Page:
Tips On Leading Your First Hike
There is nothing more daunting than leading your very first hiking expedition. It doesn’t even matter how big or long it is, you always remember your first, for better or worse. It’s only natural to feel super nervous, even though you may have been on a ton of expeditions, and no doubt the people you are going to lead, you’ve been on adventures with them before, but you just can’t help feel that ‘WHAT THE HECK’ feeling in the pit of your stomach.
So let’s jump straight in...here are some key tips on leading your first hike.
Size Does Matter
Size really does matter when on your first lead...you want to find the perfect group size for you. This normally hits around the 5 person mark. Less than five is okay but you won’t get that feel of truly leading a group, and more than five or six people might knock your confidence a little if something goes wrong and eyes are all looking at you for help.
When it comes to picking the team you want to lead, if you can make sure you pick people of all levels of experience, that way if you really do get stuck, you can go to the seasoned pro for advice. But if you have a newbie hiker in the group you will be the one to help boost their confidence on the trail, helping shape them into a future adventurer.
If you have a diverse team then you need to really cater for all. Basically what I’m saying is as a leader you should never have the mentality of ‘go big or go home’ and if you do, then you really need to switch it off. I’ve known plenty of people getting lost and injured just from having that attitude. You need to talk to your team a couple of nights before your adventure, get a feel for what they have hiked before, their level of fitness and also ask them what kind of route they would like to take.
That way you will find a happy medium; you can plan a great hike that might throw some challenges at you and your team but you know that you can deal with them and it offers up something that they might never have encountered before.
You’re Only As Fast As Your Slowest Member
This motto has stuck with me pretty much since the very first time I started hiking. I’ve been with plenty of teams where the leader is in full charge all the time and they expect you to have the same fitness, enthusiasm, and knowledge of what you are doing as them, and yes, you guessed it...this really is the wrong approach to take when it comes to leading.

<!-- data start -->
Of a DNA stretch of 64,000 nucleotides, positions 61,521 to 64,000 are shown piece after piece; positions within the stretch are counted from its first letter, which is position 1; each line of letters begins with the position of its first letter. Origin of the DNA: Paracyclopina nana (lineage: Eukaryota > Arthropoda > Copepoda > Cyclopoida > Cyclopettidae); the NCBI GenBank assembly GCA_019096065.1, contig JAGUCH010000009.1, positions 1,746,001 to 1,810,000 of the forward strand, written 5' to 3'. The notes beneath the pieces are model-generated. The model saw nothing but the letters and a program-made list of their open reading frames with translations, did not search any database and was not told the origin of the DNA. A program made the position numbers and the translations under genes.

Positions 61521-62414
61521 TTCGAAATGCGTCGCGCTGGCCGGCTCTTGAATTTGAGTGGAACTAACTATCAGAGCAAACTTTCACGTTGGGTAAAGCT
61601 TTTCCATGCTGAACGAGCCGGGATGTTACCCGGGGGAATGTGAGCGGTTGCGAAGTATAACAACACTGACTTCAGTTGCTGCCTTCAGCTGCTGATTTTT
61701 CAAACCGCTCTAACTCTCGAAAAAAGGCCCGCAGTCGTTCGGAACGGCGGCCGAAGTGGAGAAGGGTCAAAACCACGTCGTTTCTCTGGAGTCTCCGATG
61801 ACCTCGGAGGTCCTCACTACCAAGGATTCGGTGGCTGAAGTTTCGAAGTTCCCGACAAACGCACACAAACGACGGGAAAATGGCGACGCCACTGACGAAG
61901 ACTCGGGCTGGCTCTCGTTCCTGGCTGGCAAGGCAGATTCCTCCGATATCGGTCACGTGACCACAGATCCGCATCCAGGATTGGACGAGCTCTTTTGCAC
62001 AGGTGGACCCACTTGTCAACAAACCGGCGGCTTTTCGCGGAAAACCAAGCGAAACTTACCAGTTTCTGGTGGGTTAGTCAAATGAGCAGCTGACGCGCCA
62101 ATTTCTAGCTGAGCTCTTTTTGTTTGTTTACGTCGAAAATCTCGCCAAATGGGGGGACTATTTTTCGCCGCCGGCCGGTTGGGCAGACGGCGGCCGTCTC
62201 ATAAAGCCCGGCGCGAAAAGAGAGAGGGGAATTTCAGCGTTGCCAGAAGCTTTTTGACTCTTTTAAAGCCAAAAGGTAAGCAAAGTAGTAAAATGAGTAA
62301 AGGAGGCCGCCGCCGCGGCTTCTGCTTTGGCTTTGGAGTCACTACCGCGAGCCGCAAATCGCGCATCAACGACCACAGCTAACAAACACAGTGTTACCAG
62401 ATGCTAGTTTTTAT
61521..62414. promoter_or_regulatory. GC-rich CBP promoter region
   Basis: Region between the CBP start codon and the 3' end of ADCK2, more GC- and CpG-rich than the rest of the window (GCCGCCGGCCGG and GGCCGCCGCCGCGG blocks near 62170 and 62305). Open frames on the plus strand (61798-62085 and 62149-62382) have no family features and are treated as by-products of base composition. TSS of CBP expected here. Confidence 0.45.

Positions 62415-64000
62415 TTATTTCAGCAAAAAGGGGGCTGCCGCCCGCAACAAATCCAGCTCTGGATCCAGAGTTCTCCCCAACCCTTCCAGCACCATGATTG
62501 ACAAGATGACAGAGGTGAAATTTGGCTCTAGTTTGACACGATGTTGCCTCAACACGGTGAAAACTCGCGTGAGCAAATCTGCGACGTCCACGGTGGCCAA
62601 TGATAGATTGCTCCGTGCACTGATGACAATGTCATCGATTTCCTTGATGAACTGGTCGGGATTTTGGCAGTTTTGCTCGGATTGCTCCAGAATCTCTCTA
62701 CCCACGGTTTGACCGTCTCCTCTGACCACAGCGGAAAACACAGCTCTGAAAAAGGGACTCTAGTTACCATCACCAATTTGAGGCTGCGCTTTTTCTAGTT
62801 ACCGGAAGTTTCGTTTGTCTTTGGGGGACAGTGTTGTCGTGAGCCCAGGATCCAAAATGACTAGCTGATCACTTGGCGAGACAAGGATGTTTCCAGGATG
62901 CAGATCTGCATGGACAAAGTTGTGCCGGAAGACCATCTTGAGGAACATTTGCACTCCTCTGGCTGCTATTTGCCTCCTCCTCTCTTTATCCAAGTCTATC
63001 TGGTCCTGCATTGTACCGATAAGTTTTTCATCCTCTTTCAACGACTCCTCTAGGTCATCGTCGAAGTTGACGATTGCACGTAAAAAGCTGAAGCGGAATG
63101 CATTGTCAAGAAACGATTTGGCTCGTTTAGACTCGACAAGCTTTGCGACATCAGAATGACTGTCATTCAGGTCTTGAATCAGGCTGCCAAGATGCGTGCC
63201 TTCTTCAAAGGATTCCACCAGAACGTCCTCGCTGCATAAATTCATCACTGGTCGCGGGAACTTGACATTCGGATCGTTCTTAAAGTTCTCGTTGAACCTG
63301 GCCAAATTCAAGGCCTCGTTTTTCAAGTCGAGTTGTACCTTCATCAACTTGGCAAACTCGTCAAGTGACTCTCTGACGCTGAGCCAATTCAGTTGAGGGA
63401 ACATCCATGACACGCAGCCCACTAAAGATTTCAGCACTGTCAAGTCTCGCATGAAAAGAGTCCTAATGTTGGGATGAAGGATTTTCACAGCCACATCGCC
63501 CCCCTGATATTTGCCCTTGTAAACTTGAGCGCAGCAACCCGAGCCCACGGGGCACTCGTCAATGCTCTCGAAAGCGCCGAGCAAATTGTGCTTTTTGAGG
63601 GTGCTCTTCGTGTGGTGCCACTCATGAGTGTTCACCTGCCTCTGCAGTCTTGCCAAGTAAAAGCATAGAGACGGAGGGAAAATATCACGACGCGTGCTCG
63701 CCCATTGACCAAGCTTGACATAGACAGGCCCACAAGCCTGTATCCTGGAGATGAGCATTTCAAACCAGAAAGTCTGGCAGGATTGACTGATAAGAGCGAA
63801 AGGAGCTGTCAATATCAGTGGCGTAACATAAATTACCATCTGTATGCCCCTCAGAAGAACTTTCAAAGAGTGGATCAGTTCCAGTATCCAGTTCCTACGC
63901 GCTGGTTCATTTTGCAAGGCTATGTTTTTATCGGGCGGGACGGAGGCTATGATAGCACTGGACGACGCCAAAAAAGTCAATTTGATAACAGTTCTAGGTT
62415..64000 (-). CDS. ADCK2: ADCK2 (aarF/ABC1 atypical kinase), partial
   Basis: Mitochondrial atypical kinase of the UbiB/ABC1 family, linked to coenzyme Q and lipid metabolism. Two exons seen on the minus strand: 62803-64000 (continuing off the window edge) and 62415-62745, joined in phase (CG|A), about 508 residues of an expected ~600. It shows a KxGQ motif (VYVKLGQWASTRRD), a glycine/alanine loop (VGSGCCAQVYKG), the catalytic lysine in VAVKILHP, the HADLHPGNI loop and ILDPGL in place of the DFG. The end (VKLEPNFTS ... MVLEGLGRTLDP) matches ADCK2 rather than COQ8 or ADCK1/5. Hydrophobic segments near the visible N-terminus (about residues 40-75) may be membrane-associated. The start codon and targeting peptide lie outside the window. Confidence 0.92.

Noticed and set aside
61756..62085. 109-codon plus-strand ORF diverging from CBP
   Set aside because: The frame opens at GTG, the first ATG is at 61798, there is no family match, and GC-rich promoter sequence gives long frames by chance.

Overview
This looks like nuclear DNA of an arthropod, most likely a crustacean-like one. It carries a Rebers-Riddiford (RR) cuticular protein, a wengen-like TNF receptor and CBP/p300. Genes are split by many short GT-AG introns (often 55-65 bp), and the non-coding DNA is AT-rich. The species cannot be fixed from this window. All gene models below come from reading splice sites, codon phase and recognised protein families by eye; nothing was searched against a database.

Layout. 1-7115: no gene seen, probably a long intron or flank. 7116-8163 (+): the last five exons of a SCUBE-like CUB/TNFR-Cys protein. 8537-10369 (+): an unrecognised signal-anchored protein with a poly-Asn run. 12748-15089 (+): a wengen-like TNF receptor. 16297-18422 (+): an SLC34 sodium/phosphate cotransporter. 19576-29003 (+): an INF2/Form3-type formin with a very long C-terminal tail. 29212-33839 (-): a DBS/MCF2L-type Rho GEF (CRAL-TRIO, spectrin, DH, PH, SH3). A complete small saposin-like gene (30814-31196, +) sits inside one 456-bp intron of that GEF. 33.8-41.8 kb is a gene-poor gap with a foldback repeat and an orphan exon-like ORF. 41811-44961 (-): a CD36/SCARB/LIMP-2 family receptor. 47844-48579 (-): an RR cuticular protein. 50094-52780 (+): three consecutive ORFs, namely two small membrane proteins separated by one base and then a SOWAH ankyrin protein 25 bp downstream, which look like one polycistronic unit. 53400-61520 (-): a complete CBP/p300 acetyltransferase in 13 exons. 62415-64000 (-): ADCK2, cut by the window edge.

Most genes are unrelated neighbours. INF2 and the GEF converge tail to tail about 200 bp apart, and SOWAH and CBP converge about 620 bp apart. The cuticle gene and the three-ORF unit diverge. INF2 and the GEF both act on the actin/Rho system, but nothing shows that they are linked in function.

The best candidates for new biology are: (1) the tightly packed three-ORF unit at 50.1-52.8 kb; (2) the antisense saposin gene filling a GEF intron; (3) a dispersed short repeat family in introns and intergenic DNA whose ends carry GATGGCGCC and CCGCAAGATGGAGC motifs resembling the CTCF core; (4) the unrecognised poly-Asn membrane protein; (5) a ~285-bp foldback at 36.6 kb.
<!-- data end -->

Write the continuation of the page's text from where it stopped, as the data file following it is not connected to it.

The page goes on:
Through talking to your team when planning the route, you will get a better understanding of fitness and experience that will help you figure out roughly the pace you should take when hiking. You really want your slowest members to be in the middle of the group or even better, at the top hanging with you. And if someone does fall back, for the love of all things, wait for them and send someone to give them a hand.
Check In & Often
A great hiking leader is someone who talks to the whole group whilst hiking, making sure that they are alright, that they're having fun and to be honest, just being polite. A group that hardly speaks to one another, especially if they are all strangers, most of the time ends in a weird feeling when hiking and that then defines the hike itself.
So yeah check in with everyone and do if often. Keep morale up and the conversation flowing and before you know it you’ll all be in a pub chatting about what an amazing hike that was and how you did really well leading for the first time.
Let Others Learn
For me, a leader should always be teaching and guiding people. So on your first expedition as a leader, do lay down the law and say it’s your way or the highway. If people want to lead the navigation, then let them. If they want to brush up on their map skills then let them and help them along the way...this will boost the confidence in your team and also in you.
Letting others get involved with map skills and learning new compass skills will also mean you need to keep on it all the time which will make you a much better leader. If you want to, you could always do drills on the hike as a nice ice breaker. Go hide a couple of rucksacks in the area of your trail, then give the rest of your team rough coordinates and let them find the packs! You will need to keep an eye on them and guide them which boosts your confidence as a leader, and the team you are hiking with will know that you ‘know your stuff’.
And that’s it! It’s pretty simple stuff but it’s super effective. So I hope it helps you out when you lead your first hike. What tips and tricks do you have for someone who's leading a hike for the first time? Let us know in the comments below.
Author: Shaun Johnson
Edited by: Gemma Johnson